Cross-species infections threaten both human health and biodiversity

The special issue of Philosophical Transactions of the Royal Society B looks at the spread of infectious diseases, such as SARS, Bird Flu and Swine Flu, from one species to another and how it is not only causing problems for humans but is threatening wildlife conservation and the survival of large and robust populations.

The papers state that most of the threatening diseases are caused by infections that move between species, where one species acts a reservoir and then infects another, more-vulnerable, species that may suffer high mortality rates.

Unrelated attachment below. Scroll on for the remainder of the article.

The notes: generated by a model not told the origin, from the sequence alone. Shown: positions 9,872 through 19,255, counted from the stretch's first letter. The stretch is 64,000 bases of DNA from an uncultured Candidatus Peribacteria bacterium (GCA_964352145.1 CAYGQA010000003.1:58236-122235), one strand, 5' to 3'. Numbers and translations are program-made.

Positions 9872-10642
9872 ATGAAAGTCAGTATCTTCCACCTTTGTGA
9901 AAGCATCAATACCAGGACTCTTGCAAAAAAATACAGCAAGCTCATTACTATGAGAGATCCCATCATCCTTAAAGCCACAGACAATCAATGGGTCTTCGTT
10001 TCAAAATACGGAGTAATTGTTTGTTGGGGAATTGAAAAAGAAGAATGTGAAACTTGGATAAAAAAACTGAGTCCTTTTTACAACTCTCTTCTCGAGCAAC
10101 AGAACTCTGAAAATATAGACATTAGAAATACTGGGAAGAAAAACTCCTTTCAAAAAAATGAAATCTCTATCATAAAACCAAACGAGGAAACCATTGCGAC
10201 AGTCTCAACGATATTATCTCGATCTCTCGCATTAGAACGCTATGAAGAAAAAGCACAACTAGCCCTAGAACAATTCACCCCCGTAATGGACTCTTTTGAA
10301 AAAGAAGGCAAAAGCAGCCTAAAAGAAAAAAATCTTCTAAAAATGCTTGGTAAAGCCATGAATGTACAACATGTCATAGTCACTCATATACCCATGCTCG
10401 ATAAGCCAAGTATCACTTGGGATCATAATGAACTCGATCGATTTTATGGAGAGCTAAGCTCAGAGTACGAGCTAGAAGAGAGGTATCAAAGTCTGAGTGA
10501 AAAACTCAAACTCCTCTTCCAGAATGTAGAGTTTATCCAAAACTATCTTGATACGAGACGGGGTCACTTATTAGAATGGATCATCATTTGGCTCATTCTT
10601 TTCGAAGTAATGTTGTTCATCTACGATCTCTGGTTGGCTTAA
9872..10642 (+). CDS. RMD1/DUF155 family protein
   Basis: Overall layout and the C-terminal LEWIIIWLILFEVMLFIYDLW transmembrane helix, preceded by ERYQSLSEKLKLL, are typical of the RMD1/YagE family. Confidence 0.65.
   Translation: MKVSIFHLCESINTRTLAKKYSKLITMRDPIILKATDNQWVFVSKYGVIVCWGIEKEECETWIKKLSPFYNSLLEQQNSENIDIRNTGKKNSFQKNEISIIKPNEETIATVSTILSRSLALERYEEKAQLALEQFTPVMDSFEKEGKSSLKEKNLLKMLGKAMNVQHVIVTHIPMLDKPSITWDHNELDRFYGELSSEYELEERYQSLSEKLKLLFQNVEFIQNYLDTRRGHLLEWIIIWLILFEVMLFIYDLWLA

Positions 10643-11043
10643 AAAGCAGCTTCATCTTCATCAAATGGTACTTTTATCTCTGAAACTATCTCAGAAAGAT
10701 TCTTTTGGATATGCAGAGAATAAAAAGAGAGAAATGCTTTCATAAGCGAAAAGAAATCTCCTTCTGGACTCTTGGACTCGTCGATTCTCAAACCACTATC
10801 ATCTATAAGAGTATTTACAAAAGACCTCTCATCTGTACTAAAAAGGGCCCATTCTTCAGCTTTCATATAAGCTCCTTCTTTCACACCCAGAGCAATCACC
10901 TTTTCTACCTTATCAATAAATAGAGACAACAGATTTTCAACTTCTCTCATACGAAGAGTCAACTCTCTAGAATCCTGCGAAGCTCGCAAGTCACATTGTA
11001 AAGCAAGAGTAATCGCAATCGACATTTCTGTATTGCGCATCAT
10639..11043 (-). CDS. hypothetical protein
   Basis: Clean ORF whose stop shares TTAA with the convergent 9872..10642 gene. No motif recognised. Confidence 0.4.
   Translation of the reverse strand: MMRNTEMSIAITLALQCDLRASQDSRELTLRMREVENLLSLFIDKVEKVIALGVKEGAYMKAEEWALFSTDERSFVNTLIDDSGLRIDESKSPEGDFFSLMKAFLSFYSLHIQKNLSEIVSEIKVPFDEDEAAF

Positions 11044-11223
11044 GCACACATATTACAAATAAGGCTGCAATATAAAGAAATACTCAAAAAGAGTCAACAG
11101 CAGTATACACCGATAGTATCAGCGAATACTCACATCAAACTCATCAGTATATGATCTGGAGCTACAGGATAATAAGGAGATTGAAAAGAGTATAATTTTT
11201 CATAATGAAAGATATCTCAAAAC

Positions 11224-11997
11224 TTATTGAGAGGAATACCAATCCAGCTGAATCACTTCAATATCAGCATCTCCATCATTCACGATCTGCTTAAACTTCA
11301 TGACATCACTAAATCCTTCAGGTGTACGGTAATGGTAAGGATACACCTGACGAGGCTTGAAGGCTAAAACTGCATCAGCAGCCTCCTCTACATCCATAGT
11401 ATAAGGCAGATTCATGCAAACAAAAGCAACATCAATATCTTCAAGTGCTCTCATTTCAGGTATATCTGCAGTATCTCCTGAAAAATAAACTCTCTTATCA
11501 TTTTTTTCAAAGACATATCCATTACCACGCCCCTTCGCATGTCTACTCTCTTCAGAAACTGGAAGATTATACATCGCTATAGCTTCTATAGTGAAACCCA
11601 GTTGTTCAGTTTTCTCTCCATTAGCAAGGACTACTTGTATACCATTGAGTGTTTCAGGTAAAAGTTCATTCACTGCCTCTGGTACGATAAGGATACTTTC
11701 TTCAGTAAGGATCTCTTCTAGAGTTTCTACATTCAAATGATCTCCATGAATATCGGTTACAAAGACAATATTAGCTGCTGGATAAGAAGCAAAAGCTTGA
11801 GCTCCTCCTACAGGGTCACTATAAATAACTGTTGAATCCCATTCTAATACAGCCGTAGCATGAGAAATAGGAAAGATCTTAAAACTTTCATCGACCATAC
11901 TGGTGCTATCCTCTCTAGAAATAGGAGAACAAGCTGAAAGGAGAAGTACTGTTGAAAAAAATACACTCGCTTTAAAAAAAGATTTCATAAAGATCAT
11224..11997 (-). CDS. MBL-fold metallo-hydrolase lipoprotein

ZSL’s Dr Andrew Cunningham writes that the issue requires a holistic, trans-disciplinary solution. New ways of approaching disease investigation and control of are discussed, as are recommendations for policy makers.

Disease invasion: impacts on biodiversity and human health.

More news from ZSL

Common dolphin stranded in Cardigan Bay, Wales.

Zoological Society of London hosts unique public ‘dolphin post-mortem’ event

Amur leopard

The leopard has lost as much as 75 per cent of its historic range according to a new study.

Scientist presenting to an audience at Soapbox Science

Soapbox Science aims to promote the visibility and boost career prospects of female scientists through the nationwide establishment of grass-roots...